As many of our clients are pet lovers who want to provide for the care of their pets, we decided to devote this issue of the Newsletter to the subject of Pet Trusts.
According to the American Pet Products Association 2011-2012 National Pet Owners Survey, 62% of U.S. households own a pet, which equates to 72.9 million homes. There are 78.2 million owned dogs in the U.S. and 86.4 million owned cats in the U.S.
However, we have found that most pets, even the smartest ones, cannot properly handle their own financial affairs! Prior to enactment of specific California laws, it was difficult for our clients to leave money in trust for the benefit of a pet. In the past, courts have invalidated Pet Trusts because they did not have a human beneficiary, they were thought to be excessive, or were not based on a human life.
Prior to specific statutes which allow for the creation of an enforceable Pet Trust, if an individual left money to a designee, like a family member or friend, in their last will and testament, stating in the document that the bequest was solely for the purpose of caring for their pet, the family member or friend would be under no legal obligation to spend the money on their pet. In fact, they could take the pet to the pound and keep the money for themselves if they chose to do so.
California, as well as other states, has passed laws allowing pet owners to set up trusts to take care of pets after the owners have died.
California Probate Code § 15212, passed in 1991, states: A trust for the care of a designated domestic or pet animal may be performed by the trustee for the life of the animal, whether or not there is a beneficiary who can seek enforcement or termination of the trust and whether or not the terms of the trust contemplate a longer duration.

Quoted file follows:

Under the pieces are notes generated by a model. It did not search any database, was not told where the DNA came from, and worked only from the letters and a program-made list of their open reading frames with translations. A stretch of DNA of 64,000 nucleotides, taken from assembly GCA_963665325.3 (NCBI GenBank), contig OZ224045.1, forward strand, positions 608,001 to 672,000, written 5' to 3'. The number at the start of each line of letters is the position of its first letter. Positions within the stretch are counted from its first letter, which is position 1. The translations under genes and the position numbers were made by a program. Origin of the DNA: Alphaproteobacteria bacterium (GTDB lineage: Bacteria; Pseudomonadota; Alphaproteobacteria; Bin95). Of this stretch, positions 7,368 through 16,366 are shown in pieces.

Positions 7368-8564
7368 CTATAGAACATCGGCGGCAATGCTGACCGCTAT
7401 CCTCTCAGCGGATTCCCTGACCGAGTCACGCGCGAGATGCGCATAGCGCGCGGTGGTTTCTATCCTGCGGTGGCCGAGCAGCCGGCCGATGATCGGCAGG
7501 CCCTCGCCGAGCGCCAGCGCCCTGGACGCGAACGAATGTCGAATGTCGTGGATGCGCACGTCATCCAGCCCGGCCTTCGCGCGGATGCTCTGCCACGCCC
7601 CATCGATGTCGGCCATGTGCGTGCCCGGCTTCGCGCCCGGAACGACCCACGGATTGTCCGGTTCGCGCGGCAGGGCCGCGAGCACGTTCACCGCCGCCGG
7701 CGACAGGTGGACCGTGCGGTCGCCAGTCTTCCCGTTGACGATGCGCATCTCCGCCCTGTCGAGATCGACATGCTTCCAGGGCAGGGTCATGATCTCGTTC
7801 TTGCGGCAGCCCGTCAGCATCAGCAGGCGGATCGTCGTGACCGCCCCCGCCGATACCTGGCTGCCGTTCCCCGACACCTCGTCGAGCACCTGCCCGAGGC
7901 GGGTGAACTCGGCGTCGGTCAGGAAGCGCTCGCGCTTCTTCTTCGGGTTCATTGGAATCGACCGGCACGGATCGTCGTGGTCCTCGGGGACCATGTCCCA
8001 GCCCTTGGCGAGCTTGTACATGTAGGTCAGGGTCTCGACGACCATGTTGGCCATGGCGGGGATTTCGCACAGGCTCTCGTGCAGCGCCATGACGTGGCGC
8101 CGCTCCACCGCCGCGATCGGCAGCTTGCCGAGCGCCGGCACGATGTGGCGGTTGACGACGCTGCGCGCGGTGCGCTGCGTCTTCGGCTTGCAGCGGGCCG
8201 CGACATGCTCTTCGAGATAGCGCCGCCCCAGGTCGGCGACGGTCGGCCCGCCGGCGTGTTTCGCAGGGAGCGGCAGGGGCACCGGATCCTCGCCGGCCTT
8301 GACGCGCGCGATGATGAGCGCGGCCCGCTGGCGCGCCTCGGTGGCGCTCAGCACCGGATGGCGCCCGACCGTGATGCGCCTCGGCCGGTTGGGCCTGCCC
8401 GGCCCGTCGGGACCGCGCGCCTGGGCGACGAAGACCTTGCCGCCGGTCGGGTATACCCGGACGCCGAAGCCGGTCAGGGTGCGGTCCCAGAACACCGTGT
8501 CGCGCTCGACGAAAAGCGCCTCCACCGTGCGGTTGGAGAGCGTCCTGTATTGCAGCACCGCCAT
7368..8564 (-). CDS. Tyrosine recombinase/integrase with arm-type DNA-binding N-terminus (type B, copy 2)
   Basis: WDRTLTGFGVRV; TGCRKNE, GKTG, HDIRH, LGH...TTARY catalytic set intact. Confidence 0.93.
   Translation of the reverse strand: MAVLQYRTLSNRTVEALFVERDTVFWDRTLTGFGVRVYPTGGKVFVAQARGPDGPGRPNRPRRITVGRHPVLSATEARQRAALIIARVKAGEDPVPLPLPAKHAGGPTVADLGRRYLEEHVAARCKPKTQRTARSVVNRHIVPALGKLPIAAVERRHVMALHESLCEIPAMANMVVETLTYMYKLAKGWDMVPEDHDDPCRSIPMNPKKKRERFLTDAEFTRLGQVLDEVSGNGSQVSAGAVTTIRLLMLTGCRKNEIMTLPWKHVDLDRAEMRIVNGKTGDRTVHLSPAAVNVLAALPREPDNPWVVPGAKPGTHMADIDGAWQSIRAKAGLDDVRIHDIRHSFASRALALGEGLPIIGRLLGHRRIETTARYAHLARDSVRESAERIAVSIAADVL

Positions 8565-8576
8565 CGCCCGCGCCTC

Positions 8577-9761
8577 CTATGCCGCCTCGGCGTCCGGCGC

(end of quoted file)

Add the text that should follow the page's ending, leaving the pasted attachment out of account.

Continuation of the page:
Creating a trust for a pet is not just for the wealthy or the eccentric. It is a relatively inexpensive and practical way to ensure that you can provide for a pet when you are not able because of death or incapacity.
The terms of the Pet Trust should include, but are not limited to: sufficiently identifying the pet; setting the amount of funds available for the caretaker of the pet; designating the trustee and caretakers to take care of the pet; defining the duties and responsibilities of the trustee; providing for distributions by the trustee to the caretaker; defining the standard of care for the pet; disposition of the pet’s remains; designation of remainder beneficiaries for remaining funds after the passing of the pet.
It is important to keep your trust up to date with current information and to ensure that nothing has changed in your designated trustee’s situation that might warrant changing the trustee. It is also a good idea to give a copy of the trust to your chosen trustee and to any successor trustees and family members who may be involved with the care of your pet.